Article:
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Update: Rambus Jumps 8% on Licensing Deal With NEC

The agreement includes joint developement of Rambus' proprietary chips.

Updated from 12:06 p.m. EDT

Shares of

Rambus

(RMBS) - Get Report

jumped Wednesday after the memory chip designer said it had reached a licensing agreement with

NEC

(NIPNY)

of Japan, the world's second-largest chipmaker.

NEC is the largest chipmaker to sign a licensing agreement with Rambus, which is embroiled in lawsuits over licensing royalties. It is the fourth such deal for Rambus, which designs but does not manufacture memory chips.

Rambus finished up $6.50, or 8%, at $83.31 after rising as high as $85.50 during intraday trading. NEC's American depositary receipts finished up $1.88, or 1%, at $130.88.

The Santa Clara, Calif.-based company has licensed more than 100 patents to around 30 semiconductor companies. NEC's rivals,

Toshiba

and

Hitachi

(HIT)

, signed similar patent agreements in June.

Earlier this year, Rambus sued Hitachi, arguing that it owed Rambus royalties on SDRAM and DDR memory, each of which competes with Rambus' proprietary RDRAM, an acronym for Rambus dynamic random access memory. Hitachi settled that suits by agreeing to pay Rambus the royalties. Rambus also has a case pending against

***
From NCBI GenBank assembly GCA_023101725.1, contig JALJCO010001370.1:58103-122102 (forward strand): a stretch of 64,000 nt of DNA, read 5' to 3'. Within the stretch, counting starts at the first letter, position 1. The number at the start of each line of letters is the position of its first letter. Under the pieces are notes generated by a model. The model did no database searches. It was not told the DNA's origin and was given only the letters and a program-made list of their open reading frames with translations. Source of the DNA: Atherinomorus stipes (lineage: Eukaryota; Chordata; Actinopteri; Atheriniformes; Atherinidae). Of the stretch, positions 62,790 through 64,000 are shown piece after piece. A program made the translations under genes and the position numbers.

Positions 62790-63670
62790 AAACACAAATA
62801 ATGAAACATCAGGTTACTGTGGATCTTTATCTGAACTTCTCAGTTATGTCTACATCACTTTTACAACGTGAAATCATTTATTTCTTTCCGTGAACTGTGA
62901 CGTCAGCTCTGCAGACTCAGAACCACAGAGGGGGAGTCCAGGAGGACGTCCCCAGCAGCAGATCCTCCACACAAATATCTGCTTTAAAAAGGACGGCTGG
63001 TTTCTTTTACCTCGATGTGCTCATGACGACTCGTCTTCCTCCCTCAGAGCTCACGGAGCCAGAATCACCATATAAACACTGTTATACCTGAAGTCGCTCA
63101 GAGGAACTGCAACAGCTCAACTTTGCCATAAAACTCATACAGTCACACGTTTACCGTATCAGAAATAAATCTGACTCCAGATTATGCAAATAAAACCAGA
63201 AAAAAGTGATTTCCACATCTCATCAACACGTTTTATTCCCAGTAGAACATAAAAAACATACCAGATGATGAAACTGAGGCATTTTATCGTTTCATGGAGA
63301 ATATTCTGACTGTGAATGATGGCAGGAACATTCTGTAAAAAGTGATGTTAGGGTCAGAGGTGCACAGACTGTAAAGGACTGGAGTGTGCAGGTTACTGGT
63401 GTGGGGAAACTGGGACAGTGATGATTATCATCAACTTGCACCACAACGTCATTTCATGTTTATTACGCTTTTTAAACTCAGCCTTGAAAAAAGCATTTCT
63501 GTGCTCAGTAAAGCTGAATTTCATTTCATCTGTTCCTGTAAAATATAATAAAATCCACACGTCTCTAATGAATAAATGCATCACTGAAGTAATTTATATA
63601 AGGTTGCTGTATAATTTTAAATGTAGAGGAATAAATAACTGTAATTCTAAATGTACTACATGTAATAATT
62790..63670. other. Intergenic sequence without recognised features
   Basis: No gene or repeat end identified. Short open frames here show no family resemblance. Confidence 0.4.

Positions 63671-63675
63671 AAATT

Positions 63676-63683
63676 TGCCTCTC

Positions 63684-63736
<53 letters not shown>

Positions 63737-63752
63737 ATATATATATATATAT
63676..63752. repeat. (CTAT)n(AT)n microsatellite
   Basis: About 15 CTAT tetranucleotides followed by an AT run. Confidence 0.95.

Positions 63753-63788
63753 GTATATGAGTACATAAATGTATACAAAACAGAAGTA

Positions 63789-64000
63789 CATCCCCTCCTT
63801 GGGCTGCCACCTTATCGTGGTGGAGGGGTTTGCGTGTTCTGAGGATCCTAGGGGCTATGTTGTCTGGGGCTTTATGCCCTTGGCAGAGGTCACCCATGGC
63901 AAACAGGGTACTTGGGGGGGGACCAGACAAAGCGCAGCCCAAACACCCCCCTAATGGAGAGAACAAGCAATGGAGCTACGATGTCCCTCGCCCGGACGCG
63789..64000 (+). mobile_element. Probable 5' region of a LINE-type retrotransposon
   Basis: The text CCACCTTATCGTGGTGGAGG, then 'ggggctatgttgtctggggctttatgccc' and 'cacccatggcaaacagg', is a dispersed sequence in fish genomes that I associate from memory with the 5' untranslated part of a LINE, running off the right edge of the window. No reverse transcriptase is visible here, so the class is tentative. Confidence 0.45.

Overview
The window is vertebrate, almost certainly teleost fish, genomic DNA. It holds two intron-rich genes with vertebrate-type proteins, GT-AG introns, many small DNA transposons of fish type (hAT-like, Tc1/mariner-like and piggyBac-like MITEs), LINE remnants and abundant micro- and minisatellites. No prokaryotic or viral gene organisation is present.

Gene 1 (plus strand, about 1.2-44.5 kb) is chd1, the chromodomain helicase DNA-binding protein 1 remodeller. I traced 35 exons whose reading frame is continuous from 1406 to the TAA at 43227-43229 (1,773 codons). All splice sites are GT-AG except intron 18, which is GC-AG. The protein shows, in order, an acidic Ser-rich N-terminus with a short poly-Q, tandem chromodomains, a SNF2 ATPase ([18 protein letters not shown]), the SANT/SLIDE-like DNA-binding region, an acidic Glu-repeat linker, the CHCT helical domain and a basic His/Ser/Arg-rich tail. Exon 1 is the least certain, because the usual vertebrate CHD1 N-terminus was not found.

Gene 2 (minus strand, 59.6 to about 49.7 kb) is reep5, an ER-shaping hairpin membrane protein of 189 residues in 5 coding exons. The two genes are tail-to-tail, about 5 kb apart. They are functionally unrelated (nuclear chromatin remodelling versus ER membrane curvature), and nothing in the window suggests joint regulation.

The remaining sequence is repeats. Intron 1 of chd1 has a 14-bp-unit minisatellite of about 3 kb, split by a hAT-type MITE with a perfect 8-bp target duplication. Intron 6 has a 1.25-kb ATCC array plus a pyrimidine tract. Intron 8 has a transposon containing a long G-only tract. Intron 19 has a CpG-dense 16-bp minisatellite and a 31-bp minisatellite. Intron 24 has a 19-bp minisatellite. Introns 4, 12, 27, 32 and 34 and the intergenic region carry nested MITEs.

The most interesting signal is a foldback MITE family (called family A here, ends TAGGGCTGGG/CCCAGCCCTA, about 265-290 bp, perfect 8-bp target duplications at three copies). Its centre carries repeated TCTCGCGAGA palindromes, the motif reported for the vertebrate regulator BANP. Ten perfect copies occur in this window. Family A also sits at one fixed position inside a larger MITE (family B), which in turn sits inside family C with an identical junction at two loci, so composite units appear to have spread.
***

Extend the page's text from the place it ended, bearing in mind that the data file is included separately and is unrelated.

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Infineon Technologies

(IFX)

.

But two other chip makers,

Micron Technology

(MU) - Get Report

and

Hyundai Electronics Industries

of South Korea, have

sued Rambus, rejecting the company's claims to patent royalties and instead accusing the company of violating antitrust laws. Rambus filed a counterlawsuit against those two companies in Europe on Tuesday.

The NEC agreement includes development of a new line of direct RDRAM products as part of a larger strategic alliance and a broader licensing agreement between the two companies. NEC has been developing, manufacturing and marketing RDRAMs since 1991.

"We expect to see this success continue into other areas such as the PC, workstation and server markets, and the agreement signed with Rambus is another step towards that goal," said Kanji Sugihara, a top executive for

NEC Electron Devices

, the semiconductor arm of NEC.

The deal includes undisclosed royalties and licensing fees, and NEC signed a patent agreement covering "fundamental aspects of high-speed memory interfaces invented by Rambus," the companies said in a statement.

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